U.S. captain Davis Love III has decided not to play Woods in this morning’s session of foursomes. Woods had played every match since making his debut at Valderrama in 1997. He did not play in the 2008 matches while recovering from knee surgery, and he only played four matches in Wales two years ago because the matches were reconfigured due to rain.
Love had said all week he didn’t want players to be in all five matches so they could conserve energy for the singles matches on Sunday.
Woods played poorly in a foursomes loss Friday morning and was sent back out. He made seven birdies Friday afternoon in a fourball loss and was benched.
PROVIDING A BOOST: The Europeans got a much-needed bailout from a most unlikely source.
Nicolas Colsaerts, Europe’s lone rookie on the team, single-handedly kept his team from being swept in the second session at the Ryder Cup on Friday.
He might have kept Europe’s hope of claiming its fifth Ryder Cup in six tries alive, too.
Colsaerts made eight birdies and an eagle to give him and Lee Westwood a 1-up win over Woods and Steve Stricker.
“I had the best seat in the house,” Westwood said. “I was saying after the match had finished, I knew how vital it was. I wasn’t sure if Nicolas did. He said he was looking at the scoreboards, but there’s a massive difference between getting a halve and getting a win.”
AIR WAS OUT THERE: Michael Jordan was out on the course early, rooting for his teammates to give him one more win in Chicago.
Kind of had a familiar feel to it, much to the delight of the fans who lined the fairways Friday at Medinah Country Club.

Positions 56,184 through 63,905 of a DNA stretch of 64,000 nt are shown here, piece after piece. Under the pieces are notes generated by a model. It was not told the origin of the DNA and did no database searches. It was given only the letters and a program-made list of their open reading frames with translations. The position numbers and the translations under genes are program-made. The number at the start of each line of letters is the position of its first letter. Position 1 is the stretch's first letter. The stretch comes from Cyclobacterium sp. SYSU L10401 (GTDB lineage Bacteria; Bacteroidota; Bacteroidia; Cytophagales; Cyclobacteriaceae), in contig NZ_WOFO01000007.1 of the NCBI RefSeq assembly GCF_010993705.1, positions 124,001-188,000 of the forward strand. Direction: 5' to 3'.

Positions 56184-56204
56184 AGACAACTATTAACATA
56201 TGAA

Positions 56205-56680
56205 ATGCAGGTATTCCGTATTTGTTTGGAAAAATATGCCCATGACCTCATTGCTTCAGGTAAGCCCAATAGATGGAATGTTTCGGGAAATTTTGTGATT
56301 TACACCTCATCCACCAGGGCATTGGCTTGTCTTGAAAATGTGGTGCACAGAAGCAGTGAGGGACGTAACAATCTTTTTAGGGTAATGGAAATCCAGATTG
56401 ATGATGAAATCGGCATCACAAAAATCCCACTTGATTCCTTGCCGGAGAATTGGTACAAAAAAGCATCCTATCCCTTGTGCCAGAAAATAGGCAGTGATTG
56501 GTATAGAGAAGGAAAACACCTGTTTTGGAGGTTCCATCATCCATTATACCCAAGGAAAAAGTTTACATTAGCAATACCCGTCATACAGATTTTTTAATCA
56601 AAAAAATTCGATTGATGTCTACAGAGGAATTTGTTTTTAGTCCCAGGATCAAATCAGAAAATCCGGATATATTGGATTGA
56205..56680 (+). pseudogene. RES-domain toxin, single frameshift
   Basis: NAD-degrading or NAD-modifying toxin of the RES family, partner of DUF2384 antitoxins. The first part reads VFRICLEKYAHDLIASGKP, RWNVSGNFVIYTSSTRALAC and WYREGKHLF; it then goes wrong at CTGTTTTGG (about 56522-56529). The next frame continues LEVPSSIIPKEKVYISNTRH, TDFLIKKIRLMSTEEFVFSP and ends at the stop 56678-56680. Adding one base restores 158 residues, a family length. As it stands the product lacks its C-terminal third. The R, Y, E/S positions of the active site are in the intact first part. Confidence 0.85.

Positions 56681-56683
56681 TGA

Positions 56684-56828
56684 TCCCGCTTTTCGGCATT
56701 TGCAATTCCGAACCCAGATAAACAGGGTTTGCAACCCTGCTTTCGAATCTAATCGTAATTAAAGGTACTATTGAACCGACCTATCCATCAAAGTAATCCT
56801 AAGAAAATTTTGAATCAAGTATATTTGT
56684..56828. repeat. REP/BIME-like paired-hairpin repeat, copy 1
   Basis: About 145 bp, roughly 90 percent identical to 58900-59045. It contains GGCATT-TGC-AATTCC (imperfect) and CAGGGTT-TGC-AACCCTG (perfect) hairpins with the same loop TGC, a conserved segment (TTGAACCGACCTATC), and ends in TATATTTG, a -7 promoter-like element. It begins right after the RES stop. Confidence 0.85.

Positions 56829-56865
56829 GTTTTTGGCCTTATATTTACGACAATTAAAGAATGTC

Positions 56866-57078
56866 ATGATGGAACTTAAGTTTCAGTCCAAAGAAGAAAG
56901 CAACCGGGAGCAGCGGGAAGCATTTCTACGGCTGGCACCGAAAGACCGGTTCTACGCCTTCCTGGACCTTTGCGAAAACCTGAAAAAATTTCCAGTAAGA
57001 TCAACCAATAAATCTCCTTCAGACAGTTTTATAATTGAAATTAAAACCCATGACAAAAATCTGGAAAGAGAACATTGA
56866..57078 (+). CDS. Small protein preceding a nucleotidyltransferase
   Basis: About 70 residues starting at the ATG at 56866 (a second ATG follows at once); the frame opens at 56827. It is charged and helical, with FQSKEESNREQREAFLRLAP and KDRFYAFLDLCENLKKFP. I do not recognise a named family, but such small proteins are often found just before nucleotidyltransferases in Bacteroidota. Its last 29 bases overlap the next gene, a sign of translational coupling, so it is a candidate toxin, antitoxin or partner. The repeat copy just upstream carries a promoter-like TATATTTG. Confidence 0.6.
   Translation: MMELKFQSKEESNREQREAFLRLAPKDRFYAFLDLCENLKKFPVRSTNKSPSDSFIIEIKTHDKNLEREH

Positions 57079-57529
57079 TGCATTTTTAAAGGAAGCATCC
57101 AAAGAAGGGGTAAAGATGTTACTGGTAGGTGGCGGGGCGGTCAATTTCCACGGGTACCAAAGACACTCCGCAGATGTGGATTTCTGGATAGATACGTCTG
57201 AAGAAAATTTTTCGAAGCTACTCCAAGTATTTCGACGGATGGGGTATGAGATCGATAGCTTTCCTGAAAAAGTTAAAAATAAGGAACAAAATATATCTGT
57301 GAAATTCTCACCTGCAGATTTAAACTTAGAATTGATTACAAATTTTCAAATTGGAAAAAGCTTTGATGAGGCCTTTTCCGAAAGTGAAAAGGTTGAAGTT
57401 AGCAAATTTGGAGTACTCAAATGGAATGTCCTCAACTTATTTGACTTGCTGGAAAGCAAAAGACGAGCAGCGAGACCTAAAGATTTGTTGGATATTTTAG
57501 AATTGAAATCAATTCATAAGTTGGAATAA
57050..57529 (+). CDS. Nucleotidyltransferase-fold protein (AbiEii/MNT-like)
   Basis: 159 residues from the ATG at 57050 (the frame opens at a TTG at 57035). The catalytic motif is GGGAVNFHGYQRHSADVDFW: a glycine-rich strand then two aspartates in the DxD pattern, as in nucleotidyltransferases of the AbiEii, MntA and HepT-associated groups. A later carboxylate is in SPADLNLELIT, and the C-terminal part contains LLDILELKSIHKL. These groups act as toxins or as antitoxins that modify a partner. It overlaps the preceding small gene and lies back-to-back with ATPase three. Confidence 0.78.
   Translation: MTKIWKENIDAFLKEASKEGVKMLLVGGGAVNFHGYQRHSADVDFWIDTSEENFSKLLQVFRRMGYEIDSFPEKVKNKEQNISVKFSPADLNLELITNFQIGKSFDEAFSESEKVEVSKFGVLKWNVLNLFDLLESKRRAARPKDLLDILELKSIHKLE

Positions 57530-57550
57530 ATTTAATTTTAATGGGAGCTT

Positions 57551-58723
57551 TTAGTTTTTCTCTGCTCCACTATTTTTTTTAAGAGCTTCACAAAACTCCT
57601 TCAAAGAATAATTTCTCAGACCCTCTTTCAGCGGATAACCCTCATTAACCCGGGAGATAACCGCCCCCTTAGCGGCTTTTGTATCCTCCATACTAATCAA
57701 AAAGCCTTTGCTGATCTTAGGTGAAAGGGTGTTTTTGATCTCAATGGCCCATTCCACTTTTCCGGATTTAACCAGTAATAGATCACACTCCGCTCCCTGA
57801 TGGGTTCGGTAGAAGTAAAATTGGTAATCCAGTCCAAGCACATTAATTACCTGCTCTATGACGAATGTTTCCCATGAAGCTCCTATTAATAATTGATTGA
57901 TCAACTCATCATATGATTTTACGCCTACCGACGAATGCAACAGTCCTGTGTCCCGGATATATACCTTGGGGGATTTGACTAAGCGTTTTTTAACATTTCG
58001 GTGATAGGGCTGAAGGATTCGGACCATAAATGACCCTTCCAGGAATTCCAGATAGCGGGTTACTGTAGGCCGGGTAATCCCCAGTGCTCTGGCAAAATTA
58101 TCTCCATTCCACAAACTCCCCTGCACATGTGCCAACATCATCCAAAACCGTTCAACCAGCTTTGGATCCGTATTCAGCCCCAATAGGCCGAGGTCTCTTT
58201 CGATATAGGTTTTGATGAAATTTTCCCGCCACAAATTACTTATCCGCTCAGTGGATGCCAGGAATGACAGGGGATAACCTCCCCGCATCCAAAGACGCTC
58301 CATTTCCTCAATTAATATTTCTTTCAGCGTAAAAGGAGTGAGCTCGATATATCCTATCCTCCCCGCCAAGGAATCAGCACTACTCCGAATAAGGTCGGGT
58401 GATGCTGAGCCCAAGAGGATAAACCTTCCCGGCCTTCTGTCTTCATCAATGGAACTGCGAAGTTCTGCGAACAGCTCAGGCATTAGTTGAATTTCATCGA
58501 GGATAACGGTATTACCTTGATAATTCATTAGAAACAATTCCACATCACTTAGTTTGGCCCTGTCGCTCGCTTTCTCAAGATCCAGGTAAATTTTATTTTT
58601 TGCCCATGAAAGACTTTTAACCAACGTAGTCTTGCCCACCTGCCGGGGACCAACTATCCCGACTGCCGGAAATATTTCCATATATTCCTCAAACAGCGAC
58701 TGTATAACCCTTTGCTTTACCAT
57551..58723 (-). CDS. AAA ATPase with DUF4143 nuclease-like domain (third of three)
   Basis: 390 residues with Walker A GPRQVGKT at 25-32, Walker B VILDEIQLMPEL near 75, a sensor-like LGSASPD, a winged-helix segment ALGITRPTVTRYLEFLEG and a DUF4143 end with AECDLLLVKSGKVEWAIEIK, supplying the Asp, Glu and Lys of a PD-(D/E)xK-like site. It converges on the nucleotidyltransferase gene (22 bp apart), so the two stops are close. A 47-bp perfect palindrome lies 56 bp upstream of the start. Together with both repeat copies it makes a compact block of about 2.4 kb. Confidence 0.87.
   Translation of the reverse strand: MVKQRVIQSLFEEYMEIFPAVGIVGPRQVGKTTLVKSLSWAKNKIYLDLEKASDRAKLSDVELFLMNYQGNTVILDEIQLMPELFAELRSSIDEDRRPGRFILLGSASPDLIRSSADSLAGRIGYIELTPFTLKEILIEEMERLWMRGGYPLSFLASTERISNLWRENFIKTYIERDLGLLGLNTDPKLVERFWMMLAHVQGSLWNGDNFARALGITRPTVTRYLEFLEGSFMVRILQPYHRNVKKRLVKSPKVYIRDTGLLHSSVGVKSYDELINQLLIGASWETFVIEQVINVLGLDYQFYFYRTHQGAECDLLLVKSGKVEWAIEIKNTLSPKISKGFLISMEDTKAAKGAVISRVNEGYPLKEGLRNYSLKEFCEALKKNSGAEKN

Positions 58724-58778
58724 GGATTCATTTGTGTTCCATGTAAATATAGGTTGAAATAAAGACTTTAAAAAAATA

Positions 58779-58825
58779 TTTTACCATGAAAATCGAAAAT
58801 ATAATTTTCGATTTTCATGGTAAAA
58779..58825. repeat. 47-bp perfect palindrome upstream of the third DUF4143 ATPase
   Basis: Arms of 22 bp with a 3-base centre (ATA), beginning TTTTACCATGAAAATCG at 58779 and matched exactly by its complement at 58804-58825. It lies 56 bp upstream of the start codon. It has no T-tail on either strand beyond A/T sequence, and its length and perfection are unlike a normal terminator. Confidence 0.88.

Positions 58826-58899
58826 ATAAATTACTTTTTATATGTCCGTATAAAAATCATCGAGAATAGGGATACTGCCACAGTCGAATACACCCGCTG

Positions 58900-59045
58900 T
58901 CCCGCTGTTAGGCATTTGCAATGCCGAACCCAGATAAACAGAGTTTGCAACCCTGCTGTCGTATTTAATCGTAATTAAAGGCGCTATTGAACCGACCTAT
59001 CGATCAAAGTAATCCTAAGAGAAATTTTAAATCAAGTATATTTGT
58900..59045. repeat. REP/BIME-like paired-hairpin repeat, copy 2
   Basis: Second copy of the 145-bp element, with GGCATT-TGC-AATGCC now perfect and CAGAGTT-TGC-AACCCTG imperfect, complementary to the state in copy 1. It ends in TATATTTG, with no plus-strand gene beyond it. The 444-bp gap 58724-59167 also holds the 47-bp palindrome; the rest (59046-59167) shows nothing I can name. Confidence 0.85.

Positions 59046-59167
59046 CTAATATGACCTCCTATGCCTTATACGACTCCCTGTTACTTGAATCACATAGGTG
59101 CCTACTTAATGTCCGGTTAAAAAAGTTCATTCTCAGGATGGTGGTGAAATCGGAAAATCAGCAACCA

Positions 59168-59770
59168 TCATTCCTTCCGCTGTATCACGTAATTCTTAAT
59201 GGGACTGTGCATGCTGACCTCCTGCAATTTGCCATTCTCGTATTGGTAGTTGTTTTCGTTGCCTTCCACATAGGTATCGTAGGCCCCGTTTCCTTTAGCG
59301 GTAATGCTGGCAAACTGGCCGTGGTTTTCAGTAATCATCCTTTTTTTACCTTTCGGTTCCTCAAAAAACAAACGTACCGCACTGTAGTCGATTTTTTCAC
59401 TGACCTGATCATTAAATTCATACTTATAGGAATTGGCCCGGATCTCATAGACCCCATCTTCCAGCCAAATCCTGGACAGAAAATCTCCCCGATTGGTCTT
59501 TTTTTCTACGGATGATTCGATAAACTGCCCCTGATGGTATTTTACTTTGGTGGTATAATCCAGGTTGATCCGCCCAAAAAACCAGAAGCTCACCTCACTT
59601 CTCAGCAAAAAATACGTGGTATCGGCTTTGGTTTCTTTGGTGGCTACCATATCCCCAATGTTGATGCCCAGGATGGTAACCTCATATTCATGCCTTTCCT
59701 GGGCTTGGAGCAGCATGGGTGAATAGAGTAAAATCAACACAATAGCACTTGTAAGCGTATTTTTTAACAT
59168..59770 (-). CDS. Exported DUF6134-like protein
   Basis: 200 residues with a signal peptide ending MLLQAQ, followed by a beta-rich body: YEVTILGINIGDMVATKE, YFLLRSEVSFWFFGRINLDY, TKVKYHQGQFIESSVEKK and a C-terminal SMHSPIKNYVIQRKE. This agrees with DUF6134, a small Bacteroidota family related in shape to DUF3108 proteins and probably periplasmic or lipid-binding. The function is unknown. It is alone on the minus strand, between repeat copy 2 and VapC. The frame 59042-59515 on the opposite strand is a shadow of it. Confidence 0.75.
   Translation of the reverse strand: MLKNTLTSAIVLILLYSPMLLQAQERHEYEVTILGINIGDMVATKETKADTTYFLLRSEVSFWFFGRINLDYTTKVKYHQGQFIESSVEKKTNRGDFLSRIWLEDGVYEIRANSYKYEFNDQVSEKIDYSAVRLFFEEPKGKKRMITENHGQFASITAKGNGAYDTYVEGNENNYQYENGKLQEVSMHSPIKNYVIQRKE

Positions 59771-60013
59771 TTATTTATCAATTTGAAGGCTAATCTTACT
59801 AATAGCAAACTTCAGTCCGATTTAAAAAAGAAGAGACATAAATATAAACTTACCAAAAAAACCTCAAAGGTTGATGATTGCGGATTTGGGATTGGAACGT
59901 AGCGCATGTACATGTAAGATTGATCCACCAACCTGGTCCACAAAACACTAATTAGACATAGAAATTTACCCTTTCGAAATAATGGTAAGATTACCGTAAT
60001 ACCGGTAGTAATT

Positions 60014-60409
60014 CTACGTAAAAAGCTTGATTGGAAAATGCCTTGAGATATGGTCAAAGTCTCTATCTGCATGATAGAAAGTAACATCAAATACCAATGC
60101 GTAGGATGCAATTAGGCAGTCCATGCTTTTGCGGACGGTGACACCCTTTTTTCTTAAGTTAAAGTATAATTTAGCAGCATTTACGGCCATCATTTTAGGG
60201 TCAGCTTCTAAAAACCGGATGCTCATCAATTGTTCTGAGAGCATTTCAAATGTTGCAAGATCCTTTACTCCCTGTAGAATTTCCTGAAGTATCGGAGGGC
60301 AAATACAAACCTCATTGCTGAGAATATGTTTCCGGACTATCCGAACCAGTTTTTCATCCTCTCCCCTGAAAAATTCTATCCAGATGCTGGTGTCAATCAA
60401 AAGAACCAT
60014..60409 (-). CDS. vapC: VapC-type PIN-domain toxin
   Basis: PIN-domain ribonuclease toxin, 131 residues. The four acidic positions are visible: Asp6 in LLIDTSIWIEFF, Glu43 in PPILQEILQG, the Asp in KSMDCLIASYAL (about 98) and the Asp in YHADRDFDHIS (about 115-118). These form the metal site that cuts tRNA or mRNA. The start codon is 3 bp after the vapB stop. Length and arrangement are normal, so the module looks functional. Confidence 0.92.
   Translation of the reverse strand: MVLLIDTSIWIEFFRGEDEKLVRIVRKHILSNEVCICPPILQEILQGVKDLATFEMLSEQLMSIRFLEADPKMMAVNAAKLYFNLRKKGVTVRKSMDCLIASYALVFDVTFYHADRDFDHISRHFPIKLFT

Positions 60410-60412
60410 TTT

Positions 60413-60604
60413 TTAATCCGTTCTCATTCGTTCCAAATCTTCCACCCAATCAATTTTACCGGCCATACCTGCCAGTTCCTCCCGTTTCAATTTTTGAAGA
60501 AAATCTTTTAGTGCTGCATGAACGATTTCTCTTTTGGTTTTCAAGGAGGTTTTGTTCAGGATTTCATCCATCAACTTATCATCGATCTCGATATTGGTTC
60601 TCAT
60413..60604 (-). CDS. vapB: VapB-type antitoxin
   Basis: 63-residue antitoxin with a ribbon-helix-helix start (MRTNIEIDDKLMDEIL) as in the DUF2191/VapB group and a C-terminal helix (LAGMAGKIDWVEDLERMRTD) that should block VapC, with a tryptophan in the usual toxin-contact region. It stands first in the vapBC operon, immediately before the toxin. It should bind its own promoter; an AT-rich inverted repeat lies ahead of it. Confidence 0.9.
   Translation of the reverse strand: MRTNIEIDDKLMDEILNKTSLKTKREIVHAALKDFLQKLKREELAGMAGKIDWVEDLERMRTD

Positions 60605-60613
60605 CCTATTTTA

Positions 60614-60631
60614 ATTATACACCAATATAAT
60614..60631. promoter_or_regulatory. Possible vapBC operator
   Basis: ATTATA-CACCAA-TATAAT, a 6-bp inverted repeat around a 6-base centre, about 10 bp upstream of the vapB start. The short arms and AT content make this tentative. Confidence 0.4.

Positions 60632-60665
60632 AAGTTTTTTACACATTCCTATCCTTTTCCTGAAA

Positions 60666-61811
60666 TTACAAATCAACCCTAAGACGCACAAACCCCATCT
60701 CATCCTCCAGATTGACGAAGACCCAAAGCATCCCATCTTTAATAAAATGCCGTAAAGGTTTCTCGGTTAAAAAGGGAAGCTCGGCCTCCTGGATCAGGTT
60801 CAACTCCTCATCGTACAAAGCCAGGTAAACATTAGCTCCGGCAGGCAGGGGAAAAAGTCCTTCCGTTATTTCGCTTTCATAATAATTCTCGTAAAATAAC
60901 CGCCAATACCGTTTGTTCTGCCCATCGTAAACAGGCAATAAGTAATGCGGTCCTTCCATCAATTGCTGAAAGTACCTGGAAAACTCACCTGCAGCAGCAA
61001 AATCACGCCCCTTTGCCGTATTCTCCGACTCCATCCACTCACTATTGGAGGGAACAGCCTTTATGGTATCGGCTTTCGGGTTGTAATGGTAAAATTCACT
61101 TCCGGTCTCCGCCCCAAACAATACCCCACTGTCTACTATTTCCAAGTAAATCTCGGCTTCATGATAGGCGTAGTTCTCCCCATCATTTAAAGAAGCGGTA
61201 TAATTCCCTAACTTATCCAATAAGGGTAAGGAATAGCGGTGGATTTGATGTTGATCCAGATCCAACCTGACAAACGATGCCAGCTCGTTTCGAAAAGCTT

They were there to cheer the U.S. against Europe in the Ryder Cup. Seeing Jordan, an honorary team member, following the matches from inside the ropes was an added bonus.
“Hey Michael,” they yelled. “Come on No. 23, we need you back!”
Jordan took it all in as if he were still playing for the Chicago Bulls, giving an occasional fist bump and acknowledging the crowd as he made his way around Medinah. His first mission, though, was to try and get the home team going, and he cheered loudly for Jim Furyk and Brandt Snedeker as they tried to mount a comeback in the opening foursomes match against Rory McIlroy and Graeme McDowell.
“It would be nice to win this one to show McIlroy is not invincible,” Jordan said from behind the 14th green as the Americans made a birdie to remain 2-down in the match. “But what’s really important is to get it at least to the 18th hole because you don’t want the guys behind them seeing a loss up on the board early.”
Furyk and Snedeker did manage to get it to the 18th before losing as the U.S. got off to a strong start. The 6-foot-6 Jordan served as team cheerleader all day, bending down at time so fans behind him could see.
Jordan might not play golf as he played basketball, but he’s a member at Medinah and has been at every Ryder Cup since 1995. He’s an avid golfer who likes to have a wager or two while he plays, a fact not lost on fans.
“Hey, Michael,” yelled one on the 16th hole. “How much you got on this hole?”